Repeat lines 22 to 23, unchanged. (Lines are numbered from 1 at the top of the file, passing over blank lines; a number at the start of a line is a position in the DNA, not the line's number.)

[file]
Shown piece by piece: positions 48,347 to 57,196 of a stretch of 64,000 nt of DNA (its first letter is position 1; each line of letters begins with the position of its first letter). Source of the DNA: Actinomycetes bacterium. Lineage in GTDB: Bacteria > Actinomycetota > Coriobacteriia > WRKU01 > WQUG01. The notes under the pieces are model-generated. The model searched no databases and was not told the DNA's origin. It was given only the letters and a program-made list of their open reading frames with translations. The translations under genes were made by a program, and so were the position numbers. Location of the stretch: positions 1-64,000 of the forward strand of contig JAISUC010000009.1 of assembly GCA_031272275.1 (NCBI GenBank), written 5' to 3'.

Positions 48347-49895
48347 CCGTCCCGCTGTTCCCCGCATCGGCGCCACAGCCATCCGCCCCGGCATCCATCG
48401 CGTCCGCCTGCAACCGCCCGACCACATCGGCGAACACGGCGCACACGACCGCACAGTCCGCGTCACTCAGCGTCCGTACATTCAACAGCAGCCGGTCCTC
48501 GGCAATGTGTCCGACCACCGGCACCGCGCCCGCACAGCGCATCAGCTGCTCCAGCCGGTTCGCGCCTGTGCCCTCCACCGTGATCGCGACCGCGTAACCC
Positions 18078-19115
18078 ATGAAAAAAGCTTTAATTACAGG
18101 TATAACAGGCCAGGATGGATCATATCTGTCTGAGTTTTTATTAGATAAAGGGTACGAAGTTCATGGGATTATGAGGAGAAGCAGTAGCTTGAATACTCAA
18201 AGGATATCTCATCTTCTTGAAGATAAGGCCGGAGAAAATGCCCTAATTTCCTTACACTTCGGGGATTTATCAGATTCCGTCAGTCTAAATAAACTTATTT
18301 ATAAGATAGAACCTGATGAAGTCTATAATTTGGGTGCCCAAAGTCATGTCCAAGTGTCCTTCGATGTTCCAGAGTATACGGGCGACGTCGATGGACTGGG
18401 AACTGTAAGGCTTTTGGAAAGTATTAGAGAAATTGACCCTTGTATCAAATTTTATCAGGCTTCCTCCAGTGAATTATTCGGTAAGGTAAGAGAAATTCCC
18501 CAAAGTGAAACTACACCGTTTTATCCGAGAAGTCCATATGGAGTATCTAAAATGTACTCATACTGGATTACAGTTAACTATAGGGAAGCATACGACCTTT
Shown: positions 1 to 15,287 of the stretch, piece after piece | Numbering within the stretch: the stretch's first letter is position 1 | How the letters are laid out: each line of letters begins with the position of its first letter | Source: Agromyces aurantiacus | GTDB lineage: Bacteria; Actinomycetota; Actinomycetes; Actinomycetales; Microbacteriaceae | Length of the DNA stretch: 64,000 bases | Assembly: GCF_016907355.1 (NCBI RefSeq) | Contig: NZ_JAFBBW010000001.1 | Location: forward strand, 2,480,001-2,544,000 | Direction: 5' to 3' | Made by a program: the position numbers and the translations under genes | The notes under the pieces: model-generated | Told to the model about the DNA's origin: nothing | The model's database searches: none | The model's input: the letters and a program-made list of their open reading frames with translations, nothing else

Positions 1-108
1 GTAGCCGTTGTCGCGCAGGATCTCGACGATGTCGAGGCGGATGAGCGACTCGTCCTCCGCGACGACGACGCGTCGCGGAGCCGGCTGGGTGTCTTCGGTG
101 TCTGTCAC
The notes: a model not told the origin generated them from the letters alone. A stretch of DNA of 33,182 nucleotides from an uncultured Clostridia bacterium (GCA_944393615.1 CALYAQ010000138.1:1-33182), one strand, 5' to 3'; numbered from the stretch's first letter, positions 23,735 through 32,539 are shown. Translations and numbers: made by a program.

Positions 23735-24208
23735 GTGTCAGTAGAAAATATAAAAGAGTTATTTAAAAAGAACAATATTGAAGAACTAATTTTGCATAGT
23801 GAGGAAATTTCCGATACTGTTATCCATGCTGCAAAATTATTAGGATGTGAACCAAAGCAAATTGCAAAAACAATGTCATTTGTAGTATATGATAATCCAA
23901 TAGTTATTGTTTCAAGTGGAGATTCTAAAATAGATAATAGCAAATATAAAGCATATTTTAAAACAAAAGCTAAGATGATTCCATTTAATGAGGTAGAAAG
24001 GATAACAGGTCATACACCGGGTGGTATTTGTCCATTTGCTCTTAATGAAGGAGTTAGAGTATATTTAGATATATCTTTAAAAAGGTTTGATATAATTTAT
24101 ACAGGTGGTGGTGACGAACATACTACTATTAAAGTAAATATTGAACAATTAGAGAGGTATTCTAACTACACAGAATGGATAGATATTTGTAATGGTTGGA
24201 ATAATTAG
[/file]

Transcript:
24001 GATAACAGGTCATACACCGGGTGGTATTTGTCCATTTGCTCTTAATGAAGGAGTTAGAGTATATTTAGATATATCTTTAAAAAGGTTTGATATAATTTAT
24101 ACAGGTGGTGGTGACGAACATACTACTATTAAAGTAAATATTGAACAATTAGAGAGGTATTCTAACTACACAGAATGGATAGATATTTGTAATGGTTGGA